It’s official. Community efforts to prevent a proposed radio tower farm from being built on the Point have succeeded.
November 30 was the last day that BBC Broadcasting could appeal the most recent legal ruling that the proposed array of five 150-foot AM radio towers was not allowed under existing zoning. Their failure to do so amounted to their abandoning their project, according to Jennifer Urquhart, treasurer with the Cross Border Coalition to Stop the Radio Towers.
The grassroots coalition brought together people from both sides of the border to fight the project, which was intended to serve metro Vancouver’s east Asian community. Opponents said the towers would wreak havoc with electronics in Point Roberts and Tsawwassen.
“We are gratified that our small communities have prevailed in a case where we were out-gunned and out-spent,” Urquhart said. “This win shows what can be done when ordinary citizens of two countries unite behind a common cause – in this case to protect our quality of life and health from an unwanted tower array on our shared peninsula.”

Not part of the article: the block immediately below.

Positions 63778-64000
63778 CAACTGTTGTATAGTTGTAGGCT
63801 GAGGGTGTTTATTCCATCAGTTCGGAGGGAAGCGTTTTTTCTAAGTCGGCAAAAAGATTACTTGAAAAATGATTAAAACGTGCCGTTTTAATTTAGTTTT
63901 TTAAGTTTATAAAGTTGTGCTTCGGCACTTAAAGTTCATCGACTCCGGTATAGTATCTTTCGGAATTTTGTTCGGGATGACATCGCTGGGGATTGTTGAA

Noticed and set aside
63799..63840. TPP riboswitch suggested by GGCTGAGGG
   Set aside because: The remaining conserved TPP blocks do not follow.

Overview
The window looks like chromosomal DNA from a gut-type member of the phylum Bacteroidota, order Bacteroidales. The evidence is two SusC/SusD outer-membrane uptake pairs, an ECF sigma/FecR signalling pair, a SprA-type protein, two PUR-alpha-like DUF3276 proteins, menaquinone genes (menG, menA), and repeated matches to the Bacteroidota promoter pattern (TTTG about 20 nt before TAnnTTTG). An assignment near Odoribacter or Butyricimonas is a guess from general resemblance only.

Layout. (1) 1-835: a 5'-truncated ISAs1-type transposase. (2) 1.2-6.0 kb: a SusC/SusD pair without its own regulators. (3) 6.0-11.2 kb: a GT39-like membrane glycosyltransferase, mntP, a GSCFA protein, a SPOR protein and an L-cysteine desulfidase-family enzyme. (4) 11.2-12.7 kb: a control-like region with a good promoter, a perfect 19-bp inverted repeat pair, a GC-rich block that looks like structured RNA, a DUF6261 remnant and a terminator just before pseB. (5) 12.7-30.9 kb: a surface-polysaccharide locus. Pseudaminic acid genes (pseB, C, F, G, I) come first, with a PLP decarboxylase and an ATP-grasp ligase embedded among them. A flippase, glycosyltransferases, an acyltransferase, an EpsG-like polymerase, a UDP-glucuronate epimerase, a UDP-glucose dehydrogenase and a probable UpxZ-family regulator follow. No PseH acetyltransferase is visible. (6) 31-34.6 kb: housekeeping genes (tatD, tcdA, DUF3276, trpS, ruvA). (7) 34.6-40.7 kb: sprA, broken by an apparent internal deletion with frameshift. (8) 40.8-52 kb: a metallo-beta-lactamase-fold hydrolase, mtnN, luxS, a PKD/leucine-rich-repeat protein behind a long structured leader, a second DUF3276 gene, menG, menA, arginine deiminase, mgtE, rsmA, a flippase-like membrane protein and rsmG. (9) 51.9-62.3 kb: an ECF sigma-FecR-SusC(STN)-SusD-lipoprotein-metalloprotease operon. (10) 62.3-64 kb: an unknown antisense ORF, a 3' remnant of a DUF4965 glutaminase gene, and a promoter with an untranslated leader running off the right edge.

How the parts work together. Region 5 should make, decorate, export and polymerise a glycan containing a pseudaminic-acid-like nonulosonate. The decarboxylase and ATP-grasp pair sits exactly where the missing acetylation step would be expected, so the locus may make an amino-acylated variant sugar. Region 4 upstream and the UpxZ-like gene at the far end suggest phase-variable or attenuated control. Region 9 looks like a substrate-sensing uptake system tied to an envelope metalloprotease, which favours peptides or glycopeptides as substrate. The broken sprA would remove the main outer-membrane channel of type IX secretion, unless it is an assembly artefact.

Congresswoman Suzan DelBene was quick to congratulate the coalition. “After a lot of hard work, determination and vocal objection, Point Roberts has succeeded in preventing the construction of this project that would have negatively affected the quality of life for residents,” DelBene said. “I am honored to have worked closely with the community on this important issue, and thankful for the efforts of all involved.”
The two-year legal battle has taken the coalition and its lawyers from the county hearing examiner through to superior court, and has cost a quarter of a million dollars, raised from community donations and fundraising events. Urquhart said they still need to raise $15,000 to pay off their legal bills and encouraged community members to visit www.notowers.webs.com to donate. The coalition has also petitioned the Federal Communications Commission to deny the renewal of BBC’s broadcast license.